In the “old days,” it wasn’t something you had to worry about. Poker, in a live setting, was usually about players getting a “read” on how their opposition is playing, adjusting their style of play to maximize their profits and “changing gears” at the right times between aggression and passivity. Some might even resort to a “grinder’s book” to put these thoughts down on paper so that they will live in perpetuity for the player’s usage against frequently-faced foes.
It wasn’t until the online game that a question has been raised. With the advent of higher volume of play and less time between hands, perhaps even multiple tables being involved, players couldn’t even do notes the “old fashioned” way. That brought about programs that tracked such information that first was available for review by the player following his day’s action and then morphed into the Heads Up Displays (HUDs) that virtually every successful online professional uses nowadays. With a recent situation, however, the question has been asked: How far should poker software go?
On the Two Plus Two forums, a healthy debate has begun over a program that is being used by Heads Up Sit and Go players to maximize their efforts on the virtual felt. Allegedly a program built by a player with the moniker ‘Skier_5’ has allowed that player to rapidly move up the ladder in stakes while maintaining an astonishing success rate. What the program, called a “player aid” in some circles, contains isn’t exactly known, but it is alleged to have advanced pre-flop charting that assists in making decisions on virtually every situation that occurs during a match, among other aids.
Longtime members of the high stakes community have observed other players that until recently were residents of the lower stakes games make a rapid ascension up the table. These newcomers seem to be using the program developed by ‘Skier_5’ and are able to earn victories against veterans of the high stakes arena with little effort. As such, the debate has begun as to whether the program is legal or not.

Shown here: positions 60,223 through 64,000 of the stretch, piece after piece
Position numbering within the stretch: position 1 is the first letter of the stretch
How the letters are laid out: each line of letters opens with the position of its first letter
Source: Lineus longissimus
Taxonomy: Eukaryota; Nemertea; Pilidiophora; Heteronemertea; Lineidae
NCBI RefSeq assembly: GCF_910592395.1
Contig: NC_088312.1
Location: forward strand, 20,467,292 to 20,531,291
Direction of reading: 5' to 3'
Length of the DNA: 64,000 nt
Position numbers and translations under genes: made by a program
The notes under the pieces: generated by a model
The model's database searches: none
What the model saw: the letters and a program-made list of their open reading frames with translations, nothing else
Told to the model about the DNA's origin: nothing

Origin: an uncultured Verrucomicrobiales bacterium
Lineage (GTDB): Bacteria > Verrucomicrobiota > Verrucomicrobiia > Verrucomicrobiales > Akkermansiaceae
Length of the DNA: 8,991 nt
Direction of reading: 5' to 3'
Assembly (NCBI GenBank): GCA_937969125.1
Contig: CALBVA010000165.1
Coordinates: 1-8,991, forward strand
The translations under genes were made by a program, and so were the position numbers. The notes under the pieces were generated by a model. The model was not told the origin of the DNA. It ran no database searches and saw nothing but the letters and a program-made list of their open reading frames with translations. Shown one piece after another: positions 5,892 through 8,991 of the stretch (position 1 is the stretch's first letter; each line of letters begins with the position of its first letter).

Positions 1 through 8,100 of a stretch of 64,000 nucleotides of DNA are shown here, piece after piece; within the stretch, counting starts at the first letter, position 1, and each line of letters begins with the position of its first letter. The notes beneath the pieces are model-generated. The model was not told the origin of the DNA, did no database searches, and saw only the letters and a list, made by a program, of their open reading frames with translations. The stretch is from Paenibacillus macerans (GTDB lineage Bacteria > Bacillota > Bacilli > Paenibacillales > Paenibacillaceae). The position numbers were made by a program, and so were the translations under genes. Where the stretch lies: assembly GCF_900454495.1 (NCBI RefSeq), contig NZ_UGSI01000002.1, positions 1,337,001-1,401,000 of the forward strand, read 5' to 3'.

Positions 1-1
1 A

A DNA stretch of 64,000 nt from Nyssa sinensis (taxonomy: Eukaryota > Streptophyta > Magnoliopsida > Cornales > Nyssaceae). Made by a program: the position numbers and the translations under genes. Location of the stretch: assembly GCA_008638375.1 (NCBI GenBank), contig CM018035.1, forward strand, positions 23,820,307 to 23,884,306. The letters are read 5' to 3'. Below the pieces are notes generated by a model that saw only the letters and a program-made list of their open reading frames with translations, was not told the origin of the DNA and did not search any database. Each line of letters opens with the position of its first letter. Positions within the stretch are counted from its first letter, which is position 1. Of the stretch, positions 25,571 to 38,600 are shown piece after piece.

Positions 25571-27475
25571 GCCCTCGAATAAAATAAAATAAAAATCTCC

For his part, ‘Skier_5’ has maintained that it isn’t any more extensive than a HUD would be for most players. Where ‘Skier_5’ has been targeted is that he isn’t selling the program to the general public for its usage. Instead, ‘Skier_5’ has been “renting” the program to other players for a cut of their winnings. ‘Skier_5’ also has an important trump card in his back pocket regarding the program: it’s been approved by the monolithic online poker site PokerStars for usage in their games.
Opponents of the new program state that it virtually makes the decision for players pre-flop, pointing out that ‘Skier_5’ and others that use the program have essentially identical statistics in different situations on the virtual felt. By taking this part of the game out of the player’s hands, the opponents believe, it reduces the decisions that a player would have to make. In essence, the opponents say it changes the game from a mano y mano battle to one of “man versus computer.”
Opinions on Two Plus Two have largely run against ‘Skier_5’ and his program. Poster ‘fightingcoward’ stated, “Been playing these guys at $200 hypers, it feels like “Black Friday” all over again. Competing versus players using this software is incredibly difficult. Stars needs to draw the line somewhere on how much computer assistance is allowed and this has clearly crossed it.” Another poster, ‘Spl0dg3,’ echoed those statements in adding, “Absolutely agree that this goes far beyond what should be acceptable on any online poker platform. You’re basically competing versus a machine, albeit that a human is clicking the buttons and could potentially deviate from the machine’s strategy, there’s close to zero chance of them doing so. Really hope to see Stars change their stance on this and do the right thing.” With this said, there have been many who have asked how to get on ‘Skier_5’s’ gravy train.
The development of the program in use by ‘Skier_5’ and others does bring up an intriguing question regarding online poker play. In the United States, Nevada does not allow for the usage of HUDs on their online poker sites, but New Jersey does allow it for their online gaming and poker industry. Internationally, HUDs have been in use since the mid-2000s, when the first tracking programs were built for players to “keep record” of their bankrolls.
But how far should these programs go? Should they be allowed to essentially make decisions for a player in real time? Isn’t the game of poker about the battle between human minds and wills, fortunes and skills? Or has online poker reached a point that usage of any computer program that allows you to make more money is acceptable? (For the record, this writer has vacillated between both sides – using HUDs and flying by my own decisions – in my online poker play.)
At this moment, PokerStars is standing by their decision regarding the usage of the ‘Skier_5’ program. As ‘Skier_5’ and others use the program, could it eventually push those that don’t use it out of the high stakes game? And would that have an effect on PokerStars’ decision to allow for its usage? It is a situation that bears watching for everyone in the poker community.